"Buckminster Fuller: Starting with the Universe"

The visionary 20th-century designer, inventor and teacher remains relevant and highly inspirational.



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2, 4, 6, 7... Frequency, Probably Alternate Method, Spherical Geodesic Octahedron

2, 4, 6, 7... Frequency, Probably Alternate Method, Spherical Geodesic Octahedron Photographs courtesy Special Collections, Morris Library, Southern Illinois University Carbondale, Photograph by Leah Broaddus

Time Out Ratings

<strong>Rating: </strong>5/5

Despite the celebrity of the geodesic dome (think Epcot Center), few know the mind behind its remarkable structure. “Buckminster Fuller: Starting with the Universe,” the Whitney’s exhibit on his life and work, should be mandatory viewing not just for those curious about the great visionary—whose ideas are increasingly relevant—but for anyone with a speck of concern about the fate of the planet. That is, for all of us.

At age 32, under challenging personal circumstances, Fuller (1895–1983) was contemplating suicide on the shore of Lake Michigan when he had a vision: He was surrounded by light and instructed that he belonged to the universe, and did not have the right to eliminate himself. From that moment on he dedicated himself to a “lifelong experiment” in service, “to find what a single individual can contribute to changing the world and benefiting all humanity.”

At the base of Fuller’s worldview was the idea that the earth’s resources are finite. He gained a lot by eschewing some of the obvious binaries that still cramp his successors’ thoughts today: Rather than view energy conservation as personal deprivation, he sought to minimize resource consumption while maximizing quality of life. Fuller saw the globe as a fragile entity hurtling through space, and accordingly, he coined the term “spaceship Earth.” In direct contrast to contemporaries like Robert Moses, Fuller thought both big and small, never forgetting that his constructions affected the lives of individuals. One or two people, working alone, could install many of his self-sufficient living units.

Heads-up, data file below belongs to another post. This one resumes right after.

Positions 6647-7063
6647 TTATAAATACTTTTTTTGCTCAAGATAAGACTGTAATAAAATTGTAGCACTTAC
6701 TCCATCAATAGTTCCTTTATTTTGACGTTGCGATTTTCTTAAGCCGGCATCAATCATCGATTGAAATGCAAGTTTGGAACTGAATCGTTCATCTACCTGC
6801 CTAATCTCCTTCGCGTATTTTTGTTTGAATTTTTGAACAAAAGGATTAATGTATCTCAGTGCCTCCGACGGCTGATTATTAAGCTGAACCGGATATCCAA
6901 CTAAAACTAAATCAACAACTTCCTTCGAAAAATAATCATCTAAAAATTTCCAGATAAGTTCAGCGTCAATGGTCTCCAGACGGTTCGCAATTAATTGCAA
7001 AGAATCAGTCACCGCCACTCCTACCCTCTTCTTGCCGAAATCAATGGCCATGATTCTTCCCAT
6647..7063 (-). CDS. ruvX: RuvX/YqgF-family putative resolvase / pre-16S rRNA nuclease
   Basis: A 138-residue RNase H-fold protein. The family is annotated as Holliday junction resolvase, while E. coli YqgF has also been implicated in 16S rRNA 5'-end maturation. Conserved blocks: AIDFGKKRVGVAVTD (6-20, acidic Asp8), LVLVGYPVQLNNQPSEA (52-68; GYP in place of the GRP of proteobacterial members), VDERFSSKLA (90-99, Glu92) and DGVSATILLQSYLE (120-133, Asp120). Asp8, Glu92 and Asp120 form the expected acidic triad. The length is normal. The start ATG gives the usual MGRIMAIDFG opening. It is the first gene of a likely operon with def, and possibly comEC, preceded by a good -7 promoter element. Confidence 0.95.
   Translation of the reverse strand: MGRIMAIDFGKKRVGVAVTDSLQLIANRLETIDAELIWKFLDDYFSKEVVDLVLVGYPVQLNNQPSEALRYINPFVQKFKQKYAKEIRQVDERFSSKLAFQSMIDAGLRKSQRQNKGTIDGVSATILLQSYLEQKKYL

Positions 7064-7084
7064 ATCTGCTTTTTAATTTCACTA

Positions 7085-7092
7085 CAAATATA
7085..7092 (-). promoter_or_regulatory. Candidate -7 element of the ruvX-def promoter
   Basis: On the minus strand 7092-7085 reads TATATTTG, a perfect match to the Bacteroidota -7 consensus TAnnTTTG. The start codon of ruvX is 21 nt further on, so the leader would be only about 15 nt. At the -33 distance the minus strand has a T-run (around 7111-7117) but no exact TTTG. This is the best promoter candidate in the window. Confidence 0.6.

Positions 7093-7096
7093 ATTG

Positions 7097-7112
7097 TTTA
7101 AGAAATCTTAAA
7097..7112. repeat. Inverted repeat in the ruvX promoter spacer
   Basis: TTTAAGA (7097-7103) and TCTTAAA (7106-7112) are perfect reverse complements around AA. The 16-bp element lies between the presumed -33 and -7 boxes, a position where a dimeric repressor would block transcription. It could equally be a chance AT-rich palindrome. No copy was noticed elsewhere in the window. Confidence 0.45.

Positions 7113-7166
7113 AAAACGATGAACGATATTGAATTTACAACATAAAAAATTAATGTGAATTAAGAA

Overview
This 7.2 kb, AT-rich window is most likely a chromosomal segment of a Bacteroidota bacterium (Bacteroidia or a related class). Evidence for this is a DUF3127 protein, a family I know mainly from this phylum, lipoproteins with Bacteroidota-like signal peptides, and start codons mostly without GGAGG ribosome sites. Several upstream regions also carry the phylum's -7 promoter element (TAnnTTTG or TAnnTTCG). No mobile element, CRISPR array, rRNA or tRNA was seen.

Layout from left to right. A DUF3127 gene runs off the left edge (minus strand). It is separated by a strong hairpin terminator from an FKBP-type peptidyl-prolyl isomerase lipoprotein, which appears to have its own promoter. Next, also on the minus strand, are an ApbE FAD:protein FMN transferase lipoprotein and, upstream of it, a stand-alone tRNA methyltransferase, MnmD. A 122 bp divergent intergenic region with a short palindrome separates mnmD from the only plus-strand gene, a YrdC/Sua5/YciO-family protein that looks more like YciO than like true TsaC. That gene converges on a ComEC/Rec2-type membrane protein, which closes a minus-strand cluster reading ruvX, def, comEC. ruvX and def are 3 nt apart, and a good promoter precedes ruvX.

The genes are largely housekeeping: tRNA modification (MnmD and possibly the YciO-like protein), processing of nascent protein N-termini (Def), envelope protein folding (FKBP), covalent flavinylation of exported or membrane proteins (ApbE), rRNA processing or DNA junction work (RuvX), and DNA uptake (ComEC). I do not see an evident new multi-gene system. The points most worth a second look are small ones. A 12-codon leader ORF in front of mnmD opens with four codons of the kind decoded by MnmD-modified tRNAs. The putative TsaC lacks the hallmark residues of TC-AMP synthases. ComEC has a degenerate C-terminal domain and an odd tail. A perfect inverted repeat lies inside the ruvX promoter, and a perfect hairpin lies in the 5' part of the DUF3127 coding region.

Boris Artzybasheff (1899–1965)

Photograph: Courtesy Avery Architectural and Fine Arts Library, Columbia University

He was genuinely invested not just in ease of building, but in the accessibility of ideas. He argued that if complex science wasn’t easily comprehensible to a child, it was in danger of faulty logic. Teaching and lecturing remained central to his practice all his life—this is the man who rewrote “Goldilocks and the Three Bears” for use as a physics demonstration. His version is on view at the Whitney in a folding print called the TetraScroll.

At the heart of the exhibition lie Fuller’s drawings, scale models, photographs, and letters to and from friends, along with a geodesic dome modeled in cardboard and shiny relics of yesterday’s future, like the one surviving Dymaxion car, created in 1934. Fuller’s drawings, in particular, highlight his unique mash-up of art and design. One diagram details a “4D color progression” that reads like a synesthetic laundry list “from darkness through yellow of dawn through natural green through mechanical red.…”

Throughout the work presented here—and throughout his career—Fuller’s approach was characterized by vast overarching concepts, interdisciplinary reaches and design building blocks with widespread applications. One of his greatest gifts to the future was a resistance to notions of absolute ownership of resources. On the drawing One Ocean World Town he scrawled the phrase if MATERIALISM WINS, HUMANITY IS LICKED.

It can be difficult to convey the spirit of a visionary—the end products of genius are only traces of the mind that produced them. The Whitney wisely includes personal effects and, better, footage of Fuller talking about his work, world resources and the engineering phenomenon he called a “jitterbug thump.” He was notoriously long-winded, and his speech could be difficult to understand, but his panache and enthusiasm for his subjects shine through.

In a video called Buckminster Fuller Meets the Hippies in Golden Gate Park, he sits in a field among men in long beards and women in headbands, seriously engaging their concerns about the spiritual constraints of his geometric designs. That unlikely conversation epitomizes the enthusiasm and the drive toward cross-cultural connection that made him not just a great thinker but a great ambassador for his visions.

Fuller’s prioritization of the individual and of daily experience, combined with his concern for the future of the connected and finite system we call the planet, exemplify the kind of genius needed to solve our world’s continuing problems.

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